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Reproduction of identities through media: A discussion on the otherness and national identity

Bediz Büke İren Yıldızca – Norrköping

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Thanks to global culture a lot of media products are being marketed beyond the borders of their origin. Actually, it may not be irrelevant, if we borrow Robertson’s glocalisation and discuss glocalization of media in terms of having replicas of several media products in various countries by having them culturally adjusted (1995). As a product of this industry, TV serious “Shameless”[i] is adapted in Turkey as “Bizim Hikaye” (Our Story). As the agreements between the producer of the original series and the reproducers, adaptations should be different at certain level. However, here what is critical and worth focusing on, is the level of alternation in the name of being adapted to “Turkish” culture.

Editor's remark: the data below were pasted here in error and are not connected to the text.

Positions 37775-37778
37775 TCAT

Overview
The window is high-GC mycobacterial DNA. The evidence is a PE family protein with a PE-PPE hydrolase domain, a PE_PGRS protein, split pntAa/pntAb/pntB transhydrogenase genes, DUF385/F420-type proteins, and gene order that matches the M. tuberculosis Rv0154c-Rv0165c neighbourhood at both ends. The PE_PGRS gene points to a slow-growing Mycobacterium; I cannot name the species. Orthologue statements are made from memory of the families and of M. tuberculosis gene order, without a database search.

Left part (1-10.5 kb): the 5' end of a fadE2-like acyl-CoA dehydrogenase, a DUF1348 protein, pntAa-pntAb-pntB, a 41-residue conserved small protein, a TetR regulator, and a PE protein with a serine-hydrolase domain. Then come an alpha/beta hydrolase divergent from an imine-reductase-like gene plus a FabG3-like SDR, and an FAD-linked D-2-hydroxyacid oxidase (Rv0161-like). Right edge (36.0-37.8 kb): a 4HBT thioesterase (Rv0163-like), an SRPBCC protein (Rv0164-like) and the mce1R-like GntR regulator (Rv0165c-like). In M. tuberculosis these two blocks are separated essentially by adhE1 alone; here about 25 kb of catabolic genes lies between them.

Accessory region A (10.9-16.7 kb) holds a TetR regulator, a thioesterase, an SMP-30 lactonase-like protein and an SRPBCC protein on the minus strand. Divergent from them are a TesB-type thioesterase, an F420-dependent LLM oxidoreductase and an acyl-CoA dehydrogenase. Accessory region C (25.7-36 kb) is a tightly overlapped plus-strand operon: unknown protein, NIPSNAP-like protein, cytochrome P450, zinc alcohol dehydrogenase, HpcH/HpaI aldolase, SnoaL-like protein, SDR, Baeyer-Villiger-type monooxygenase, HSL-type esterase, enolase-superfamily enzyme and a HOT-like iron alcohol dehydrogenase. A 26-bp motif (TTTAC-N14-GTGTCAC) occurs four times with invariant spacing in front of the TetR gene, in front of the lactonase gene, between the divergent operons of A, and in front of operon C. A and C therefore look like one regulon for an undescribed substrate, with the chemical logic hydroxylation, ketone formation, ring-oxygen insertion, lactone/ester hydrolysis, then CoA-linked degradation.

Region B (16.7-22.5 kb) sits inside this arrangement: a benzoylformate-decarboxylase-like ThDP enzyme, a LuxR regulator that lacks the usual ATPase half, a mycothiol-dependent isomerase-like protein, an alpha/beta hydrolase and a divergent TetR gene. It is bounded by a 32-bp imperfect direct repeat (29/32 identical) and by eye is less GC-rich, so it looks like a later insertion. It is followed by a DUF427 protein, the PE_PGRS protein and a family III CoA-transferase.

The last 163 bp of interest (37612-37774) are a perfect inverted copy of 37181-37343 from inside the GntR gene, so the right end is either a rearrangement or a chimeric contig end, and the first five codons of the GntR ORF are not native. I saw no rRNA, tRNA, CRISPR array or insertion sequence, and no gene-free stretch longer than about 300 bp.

My aim in this paper to understand how these two versions of the same story is so distinctive and is there something meaningful in terms of the role of media by favoring dominant ideologies, leveraging the reproduction of specific norms and values, while constantly ignoring diversity and serving the “Turkish Identity”. It is clear that this question embodies several other aspects in relation to representation of genders in media, Turkish modernization and secularism, nationalism and citizenship discussions in Turkey, fundamental Islamism in Turkey, contemporary feminist/gender/queer movements in Turkey etc.; and each requires separate discussions and papers. However, I would like to have this paper to facilitate as an introduction to those discussions by having the focus on how the need of “differentiation” in the main characters, how this alternation portrays the reproduction of certain features of Turkish Identity, if we may talk about there is one.